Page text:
Rinse the raw rice to remove excess starch.

In a separate pot, add 1 cup washed rice, 2 cups of water, a little ghee (clarified butter), salt and grated ginger. Bring all to a boil.  Then simmer covered on low heat until water is absorbed.

Remove from the heat. Add a little more water if needed, and leave the pot covered until serving.

Prepare the curry:

Separate each onion’s white bulb from its green top. Finely chop the white onion bulbs.  Slice green tops into two-inch pieces.

In a large heavy skillet over medium heat, mix 1 can of coconut milk, 3 tablespoons soy sauce, brown sugar, curry powder, ginger and chili paste. Bring to a boil.

Stir tomatoes, yellow pepper, carrots, and finely chopped bulbs of the green onions into the skillet. Cover, and cook 5 minutes, stirring occasionally.

Mix in tofu, basil and baby bok choy and finely chopped onion bulbs plus the sliced green tops.  Add more coconut milk and seasoning as needed.

Continue cooking 5 minutes, or until vegetables are tender yet still crisp. Add the frozen peas, and continue to simmer them until they’re cooked.


Serve the curry over the cooked rice. Garnish with roasted salted cashews.

It All Begins with Shaktipat

By Lissa (Yogyananda) Fountain

In her February Teachings: Slow or Fast, Hard or Easy, Gurudevi Nirmalananda asks, “Since life is going to change you anyway (over the course of time), which path do you want to take?” I wouldn’t have been drawn to a teacher like Gurudevi were I not a little inclined to go “pedal to the medal.”  Yet I know how to apply the brakes as well. 

I am also learning to ease into an inner support that is vast and deep.  I feel more anchored in the midst of life.  Guru’s Grace bestows this gift.  The truth is, I was never satisfied to simply let life wear me down, repeating the same mistakes endlessly.  I guess that is what makes me a spiritual seeker.  I’ve never truly been satisfied with the “slow track.”  Gurudevi helps me see why:

The good news is that there’s a fast track.  Instead of the gradual wearing away of the rock-like density blocking access to your inner light, you can opt for the cosmic breakthrough of Shaktipat.

From my first class, I knew that Gurudevi’s teaching is profoundly different.  I was ready for a “cosmic breakthrough.”  Nothing I’d tried gave me lasting relief from my tight spine and crazy mind.  I knew how to keep doing and doing, but I wasn’t comfortable with being.  No one had ever directed me inside, to my own spine, and deeper — to my own Divine Essence.  Yet, hidden within the recesses of my heart, I knew I wanted more. When I met Gurudevi, that was it.  I wanted to know what she knew, experience what she was experiencing, and bring my authenticity into the world.  Though hadn’t found the words yet, I wanted to live in the Self.  And like so many Svaroopa® yogis, I’ve never looked back.  As a way for us to identify our own progress, Gurudevi shares her own cosmic breakthrough:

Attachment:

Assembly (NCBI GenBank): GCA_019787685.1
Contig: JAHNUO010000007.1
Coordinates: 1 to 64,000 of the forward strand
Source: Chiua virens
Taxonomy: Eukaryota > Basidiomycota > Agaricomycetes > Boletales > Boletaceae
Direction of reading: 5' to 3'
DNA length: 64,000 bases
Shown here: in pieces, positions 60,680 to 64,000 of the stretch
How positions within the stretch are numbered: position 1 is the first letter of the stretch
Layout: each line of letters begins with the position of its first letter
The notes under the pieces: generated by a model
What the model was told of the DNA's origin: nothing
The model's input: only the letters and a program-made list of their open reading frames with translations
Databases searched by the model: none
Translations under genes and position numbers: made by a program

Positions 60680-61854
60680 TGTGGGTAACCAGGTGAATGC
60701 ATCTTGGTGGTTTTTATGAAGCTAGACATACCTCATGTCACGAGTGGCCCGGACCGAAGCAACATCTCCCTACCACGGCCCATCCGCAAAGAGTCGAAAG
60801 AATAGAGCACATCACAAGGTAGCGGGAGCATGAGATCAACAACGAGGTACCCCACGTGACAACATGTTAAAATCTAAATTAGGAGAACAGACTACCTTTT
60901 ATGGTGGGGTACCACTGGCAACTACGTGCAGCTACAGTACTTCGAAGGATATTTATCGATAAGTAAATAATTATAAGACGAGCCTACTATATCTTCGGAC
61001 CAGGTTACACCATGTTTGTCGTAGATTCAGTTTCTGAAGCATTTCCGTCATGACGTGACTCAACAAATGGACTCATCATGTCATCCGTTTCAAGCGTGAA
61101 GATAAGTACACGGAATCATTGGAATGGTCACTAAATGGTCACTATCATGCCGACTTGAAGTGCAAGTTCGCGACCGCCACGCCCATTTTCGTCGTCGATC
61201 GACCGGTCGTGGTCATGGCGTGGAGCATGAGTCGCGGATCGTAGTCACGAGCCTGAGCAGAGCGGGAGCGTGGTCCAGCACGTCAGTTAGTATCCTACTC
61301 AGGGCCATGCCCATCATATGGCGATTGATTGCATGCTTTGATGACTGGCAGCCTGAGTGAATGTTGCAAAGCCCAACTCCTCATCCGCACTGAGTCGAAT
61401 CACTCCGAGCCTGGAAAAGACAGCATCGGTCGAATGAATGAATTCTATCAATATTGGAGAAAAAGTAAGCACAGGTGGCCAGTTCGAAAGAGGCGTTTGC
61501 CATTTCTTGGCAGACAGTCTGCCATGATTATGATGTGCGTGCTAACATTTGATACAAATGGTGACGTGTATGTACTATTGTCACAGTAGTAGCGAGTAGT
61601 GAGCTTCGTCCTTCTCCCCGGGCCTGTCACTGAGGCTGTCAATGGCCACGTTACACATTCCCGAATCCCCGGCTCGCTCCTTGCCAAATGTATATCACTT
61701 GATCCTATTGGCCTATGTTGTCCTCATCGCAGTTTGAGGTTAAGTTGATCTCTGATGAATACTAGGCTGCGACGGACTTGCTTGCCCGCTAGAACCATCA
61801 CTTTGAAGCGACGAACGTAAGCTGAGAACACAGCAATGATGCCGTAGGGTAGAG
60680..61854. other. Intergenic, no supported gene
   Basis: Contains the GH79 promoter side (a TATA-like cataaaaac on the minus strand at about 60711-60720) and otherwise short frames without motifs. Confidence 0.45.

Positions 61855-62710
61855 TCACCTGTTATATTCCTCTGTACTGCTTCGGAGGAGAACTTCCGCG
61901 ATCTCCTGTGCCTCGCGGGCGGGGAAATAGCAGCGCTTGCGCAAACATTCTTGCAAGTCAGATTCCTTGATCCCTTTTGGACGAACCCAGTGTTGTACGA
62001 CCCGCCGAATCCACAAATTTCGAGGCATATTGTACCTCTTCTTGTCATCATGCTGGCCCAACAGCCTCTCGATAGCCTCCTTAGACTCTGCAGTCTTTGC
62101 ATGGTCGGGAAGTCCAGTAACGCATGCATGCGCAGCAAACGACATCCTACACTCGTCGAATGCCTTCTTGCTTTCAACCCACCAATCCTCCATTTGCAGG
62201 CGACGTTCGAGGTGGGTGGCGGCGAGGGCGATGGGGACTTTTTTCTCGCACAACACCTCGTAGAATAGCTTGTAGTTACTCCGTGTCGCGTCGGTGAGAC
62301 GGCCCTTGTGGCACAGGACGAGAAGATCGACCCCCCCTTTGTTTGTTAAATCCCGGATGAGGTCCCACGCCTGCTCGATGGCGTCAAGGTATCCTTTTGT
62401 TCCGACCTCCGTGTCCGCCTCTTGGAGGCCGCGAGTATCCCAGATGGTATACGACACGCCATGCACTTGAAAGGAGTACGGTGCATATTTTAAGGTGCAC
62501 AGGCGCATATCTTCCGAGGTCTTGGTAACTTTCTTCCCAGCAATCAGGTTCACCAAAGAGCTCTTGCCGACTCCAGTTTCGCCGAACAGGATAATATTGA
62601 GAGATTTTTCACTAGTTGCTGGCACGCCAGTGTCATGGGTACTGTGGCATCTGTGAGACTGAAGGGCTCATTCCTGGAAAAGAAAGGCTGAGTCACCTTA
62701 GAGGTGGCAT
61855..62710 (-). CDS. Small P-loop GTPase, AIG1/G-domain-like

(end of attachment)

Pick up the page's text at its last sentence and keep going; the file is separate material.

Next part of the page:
Muktananda’s gift of Shaktipat changed everything for me. When Kundalini climbed my spine the first time, I had a powerful sense that this was what I had been looking for, even over lifetimes.

My own first kundalini experience happened while resting my legs up the wall in Viparita Karani.  Slowly a snake-like movement began to spontaneously undulate through my spine.  As I surrendered into Her flow, lifetimes of tension and fear  melted away.  Tears of joy and relief filled my eyes.  Instead of drips of water slowly wearing away my rock-like density, I was in the middle of a cascading waterfall!  I wanted to shout from the rooftops, free at last!  It wasn’t long before I realized this release was just the tip of the iceberg. 

Swami Nirmalananda giving Shaktipat

My life’s improvements, of years ago, however blissful, weren’t enough.  This realization was a natural outgrowth of my continuing relationship with a Great Being. The Guru specializes in pointing out our blind spots.  Then she helps us get past them.  So as soon as Gurudevi was appointed a Shaktipat Guru, I chose an even faster track.  It was inevitable.  Maha Shaktipat Diksha is the initiation that awakens your Kundalini for the highest purpose of human life: the knowing of your own Self.  What used to be mundane “ah ha” moments are now infused with deeper, more profound perceptions.  Gurudevi calls this understanding “The mystical revelation of your inherent Divinity.”  Everything becomes an opportunity to move you toward enlightenment. Slow or fast, hard or easy?  It is a personal choice as to how fast or slow one wants to track spiritual progress.  We each have free will.  Maybe you’re ready to dive in, or need to sit back and rest a while on the riverbank of Grace.  It’s all good, because Grace never stops flowing.  Where is there to go that the Self is not?  Yet I know I must put forth effort.  So I continue the practices that attune me to Consciousness.  Meditation and mantra work with my mind.  Asana sustains my body, and seva opens my heart.  Always, Guru’s Grace lights the way.  It all begins with Shaktipat, and never, ever ends.

A Holy Night

By Swami Prajñananda

It was the first Shivaratri, the Night of Shiva. All the asuras (demons) and devas (gods) stayed up with Shiva through the night. Only a few hours earlier, Shiva had consumed the deadly halaahala poison.  Had it had fallen on the earth, it would have destroyed the entire universe.  To save the world, Shiva drank it.  Although Shiva, who is being the universe and beyond the universe, could never die, the asuras and devas stayed up all night with him just to make sure.  

This year, February 21 marks the holy day of Shavaratri; technically, it is the night that is holy.  The sacredness of Shavaratri is not just due to the world being saved.  It is also a night dedicated to God.